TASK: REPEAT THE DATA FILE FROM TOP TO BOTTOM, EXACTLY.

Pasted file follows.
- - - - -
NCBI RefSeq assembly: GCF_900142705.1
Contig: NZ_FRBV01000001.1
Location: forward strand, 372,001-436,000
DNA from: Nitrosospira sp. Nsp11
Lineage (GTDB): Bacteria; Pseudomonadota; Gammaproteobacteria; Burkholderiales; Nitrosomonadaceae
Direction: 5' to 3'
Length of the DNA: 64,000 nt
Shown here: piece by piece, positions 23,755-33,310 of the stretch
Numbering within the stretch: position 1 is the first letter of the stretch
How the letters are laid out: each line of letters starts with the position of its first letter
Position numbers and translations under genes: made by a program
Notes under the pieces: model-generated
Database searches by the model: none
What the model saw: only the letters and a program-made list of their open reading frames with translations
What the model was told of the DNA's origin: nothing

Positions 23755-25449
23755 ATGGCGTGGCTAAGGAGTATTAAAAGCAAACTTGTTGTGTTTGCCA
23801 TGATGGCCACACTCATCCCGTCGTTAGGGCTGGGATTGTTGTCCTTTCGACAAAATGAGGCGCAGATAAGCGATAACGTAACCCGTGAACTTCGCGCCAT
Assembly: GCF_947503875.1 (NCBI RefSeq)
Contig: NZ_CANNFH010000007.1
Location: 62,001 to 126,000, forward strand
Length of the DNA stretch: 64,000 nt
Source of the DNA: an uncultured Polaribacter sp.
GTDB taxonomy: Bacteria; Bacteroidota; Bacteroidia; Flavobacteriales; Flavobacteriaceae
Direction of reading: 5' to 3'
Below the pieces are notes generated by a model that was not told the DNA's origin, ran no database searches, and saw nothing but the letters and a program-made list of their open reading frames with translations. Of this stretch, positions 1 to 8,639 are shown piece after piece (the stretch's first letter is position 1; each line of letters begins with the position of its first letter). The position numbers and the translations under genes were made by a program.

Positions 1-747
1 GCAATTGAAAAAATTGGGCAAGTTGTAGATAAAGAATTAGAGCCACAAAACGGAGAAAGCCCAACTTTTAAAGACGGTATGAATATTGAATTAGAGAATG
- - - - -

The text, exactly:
NCBI RefSeq assembly: GCF_900142705.1
Contig: NZ_FRBV01000001.1
Location: forward strand, 372,001-436,000
DNA from: Nitrosospira sp. Nsp11
Lineage (GTDB): Bacteria; Pseudomonadota; Gammaproteobacteria; Burkholderiales; Nitrosomonadaceae
Direction: 5' to 3'
Length of the DNA: 64,000 nt
Shown here: piece by piece, positions 23,755-33,310 of the stretch
Numbering within the stretch: position 1 is the first letter of the stretch
How the letters are laid out: each line of letters starts with the position of its first letter
Position numbers and translations under genes: made by a program
Notes under the pieces: model-generated
Database searches by the model: none
What the model saw: only the letters and a program-made list of their open reading frames with translations
What the model was told of the DNA's origin: nothing

Positions 23755-25449
23755 ATGGCGTGGCTAAGGAGTATTAAAAGCAAACTTGTTGTGTTTGCCA
23801 TGATGGCCACACTCATCCCGTCGTTAGGGCTGGGATTGTTGTCCTTTCGACAAAATGAGGCGCAGATAAGCGATAACGTAACCCGTGAACTTCGCGCCAT
Assembly: GCF_947503875.1 (NCBI RefSeq)
Contig: NZ_CANNFH010000007.1
Location: 62,001 to 126,000, forward strand
Length of the DNA stretch: 64,000 nt
Source of the DNA: an uncultured Polaribacter sp.
GTDB taxonomy: Bacteria; Bacteroidota; Bacteroidia; Flavobacteriales; Flavobacteriaceae
Direction of reading: 5' to 3'
Below the pieces are notes generated by a model that was not told the DNA's origin, ran no database searches, and saw nothing but the letters and a program-made list of their open reading frames with translations. Of this stretch, positions 1 to 8,639 are shown piece after piece (the stretch's first letter is position 1; each line of letters begins with the position of its first letter). The position numbers and the translations under genes were made by a program.

Positions 1-747
1 GCAATTGAAAAAATTGGGCAAGTTGTAGATAAAGAATTAGAGCCACAAAACGGAGAAAGCCCAACTTTTAAAGACGGTATGAATATTGAATTAGAGAATG